Extended Belief
Extended belief takes the assertions of extended cognition and active externalism one step further. If someone keeps information written in a notepad can that information be seen as his or her belief? Clark and Chalmers have compiled a checklist of criteria necessary to define information contained within an external source as extended belief.
1. Consistency – the external source of information must be a constant in the life of the agent.
2. Accessibility – the external source of information must be readily accessible with little effort on the part of the agent.
3. Reliability – the agent must readily endorse the information provided by the source.
4. History – the agent must have endorsed the information provided by the source in the past. (Clark and Chalmers note that this fourth criterion for extended belief is arguable)
Although they do not mention it as one of their criteria, portability is mentioned as a criterion earlier in the essay. It is possible that portability is an obvious criterion for achieving accessibility.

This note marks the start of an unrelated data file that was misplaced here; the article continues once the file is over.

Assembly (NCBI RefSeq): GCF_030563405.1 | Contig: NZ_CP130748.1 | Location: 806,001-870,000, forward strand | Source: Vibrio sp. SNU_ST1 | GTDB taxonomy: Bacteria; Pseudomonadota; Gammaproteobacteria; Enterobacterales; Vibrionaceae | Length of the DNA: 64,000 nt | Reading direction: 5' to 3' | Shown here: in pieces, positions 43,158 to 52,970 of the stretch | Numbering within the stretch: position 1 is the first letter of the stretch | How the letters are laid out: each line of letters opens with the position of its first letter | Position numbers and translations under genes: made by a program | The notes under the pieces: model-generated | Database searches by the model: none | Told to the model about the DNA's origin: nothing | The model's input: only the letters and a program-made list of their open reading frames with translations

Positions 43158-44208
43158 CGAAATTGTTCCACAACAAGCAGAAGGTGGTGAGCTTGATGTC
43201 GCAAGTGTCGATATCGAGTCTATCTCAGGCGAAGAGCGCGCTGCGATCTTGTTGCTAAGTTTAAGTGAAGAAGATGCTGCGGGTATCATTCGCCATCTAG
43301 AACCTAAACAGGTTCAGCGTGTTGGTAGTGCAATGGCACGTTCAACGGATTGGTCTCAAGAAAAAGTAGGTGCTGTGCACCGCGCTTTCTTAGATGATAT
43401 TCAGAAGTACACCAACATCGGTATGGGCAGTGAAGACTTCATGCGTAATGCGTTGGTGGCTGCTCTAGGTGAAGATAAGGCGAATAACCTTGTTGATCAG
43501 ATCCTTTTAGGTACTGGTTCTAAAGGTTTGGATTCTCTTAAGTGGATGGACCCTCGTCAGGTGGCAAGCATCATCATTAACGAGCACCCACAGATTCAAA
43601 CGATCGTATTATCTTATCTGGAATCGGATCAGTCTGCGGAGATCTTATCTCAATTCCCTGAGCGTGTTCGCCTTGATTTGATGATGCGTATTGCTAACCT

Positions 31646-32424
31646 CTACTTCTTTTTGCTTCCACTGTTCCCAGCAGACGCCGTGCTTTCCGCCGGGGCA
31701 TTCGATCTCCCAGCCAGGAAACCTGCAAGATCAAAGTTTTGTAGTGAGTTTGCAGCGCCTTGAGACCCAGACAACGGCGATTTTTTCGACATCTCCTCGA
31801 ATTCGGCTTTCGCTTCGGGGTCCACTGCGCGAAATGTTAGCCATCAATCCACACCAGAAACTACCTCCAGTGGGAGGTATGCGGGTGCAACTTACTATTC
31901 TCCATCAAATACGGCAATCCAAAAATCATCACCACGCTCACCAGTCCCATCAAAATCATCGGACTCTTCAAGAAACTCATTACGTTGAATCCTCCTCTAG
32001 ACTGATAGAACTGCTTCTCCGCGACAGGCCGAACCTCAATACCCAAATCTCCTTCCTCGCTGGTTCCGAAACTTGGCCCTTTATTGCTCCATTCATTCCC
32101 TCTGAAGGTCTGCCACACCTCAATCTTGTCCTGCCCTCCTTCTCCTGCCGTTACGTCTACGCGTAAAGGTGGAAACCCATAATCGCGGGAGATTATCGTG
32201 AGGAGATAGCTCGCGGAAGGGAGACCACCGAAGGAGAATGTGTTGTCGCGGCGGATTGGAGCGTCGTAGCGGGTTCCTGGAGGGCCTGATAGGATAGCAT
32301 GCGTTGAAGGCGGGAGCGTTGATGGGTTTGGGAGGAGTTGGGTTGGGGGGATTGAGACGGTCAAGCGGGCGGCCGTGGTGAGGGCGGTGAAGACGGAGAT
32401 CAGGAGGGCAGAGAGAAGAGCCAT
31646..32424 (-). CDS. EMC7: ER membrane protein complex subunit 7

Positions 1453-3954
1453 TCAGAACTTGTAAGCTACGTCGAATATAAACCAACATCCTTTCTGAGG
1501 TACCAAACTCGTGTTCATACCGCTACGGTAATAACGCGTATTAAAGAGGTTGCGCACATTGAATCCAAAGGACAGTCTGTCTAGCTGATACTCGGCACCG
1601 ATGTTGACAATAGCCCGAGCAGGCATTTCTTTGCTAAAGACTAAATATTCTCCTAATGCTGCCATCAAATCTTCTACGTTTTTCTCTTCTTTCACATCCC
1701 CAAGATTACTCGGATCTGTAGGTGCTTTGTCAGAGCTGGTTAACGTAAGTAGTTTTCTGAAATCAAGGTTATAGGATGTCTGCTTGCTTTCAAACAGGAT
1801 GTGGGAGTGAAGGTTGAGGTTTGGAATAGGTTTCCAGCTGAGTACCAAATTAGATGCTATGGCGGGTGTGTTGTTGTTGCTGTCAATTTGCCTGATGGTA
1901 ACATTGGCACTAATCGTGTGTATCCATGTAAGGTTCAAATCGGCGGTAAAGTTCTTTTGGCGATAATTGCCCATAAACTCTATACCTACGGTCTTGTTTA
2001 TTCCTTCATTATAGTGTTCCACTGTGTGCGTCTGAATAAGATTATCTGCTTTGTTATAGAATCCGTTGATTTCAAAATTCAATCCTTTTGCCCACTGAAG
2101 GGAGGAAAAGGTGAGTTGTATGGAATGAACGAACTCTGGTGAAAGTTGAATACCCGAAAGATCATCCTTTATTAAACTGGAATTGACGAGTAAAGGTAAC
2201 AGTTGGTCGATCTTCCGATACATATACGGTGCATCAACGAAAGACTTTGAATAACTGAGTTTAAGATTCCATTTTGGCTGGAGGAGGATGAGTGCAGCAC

Wrapping It Up

While the theory of the extended mind might seem flighty, an interesting subject to ponder at best, it actually has a great deal of applicability in the study of cognition. Clark and Chalmers are quick to note that the distinction that they make is not simply terminological. Clark has gone on to write a book called Natural Born Cyborgs which is centered on the idea that our current use of coupled systems and the readiness with which the brain adapts to using new tools to aid its cognitive processes all point to a very real future wherein the delineations of organic and artificial intelligence become increasingly fuzzy. Clark and Chalmers note how significant an understanding of the extended mind could be. “… explanatory methods that might once have been thought appropriate only for the analysis of "inner" processes are now being adapted for the study of the outer, and there is promise that our understanding of cognition will become richer for it. “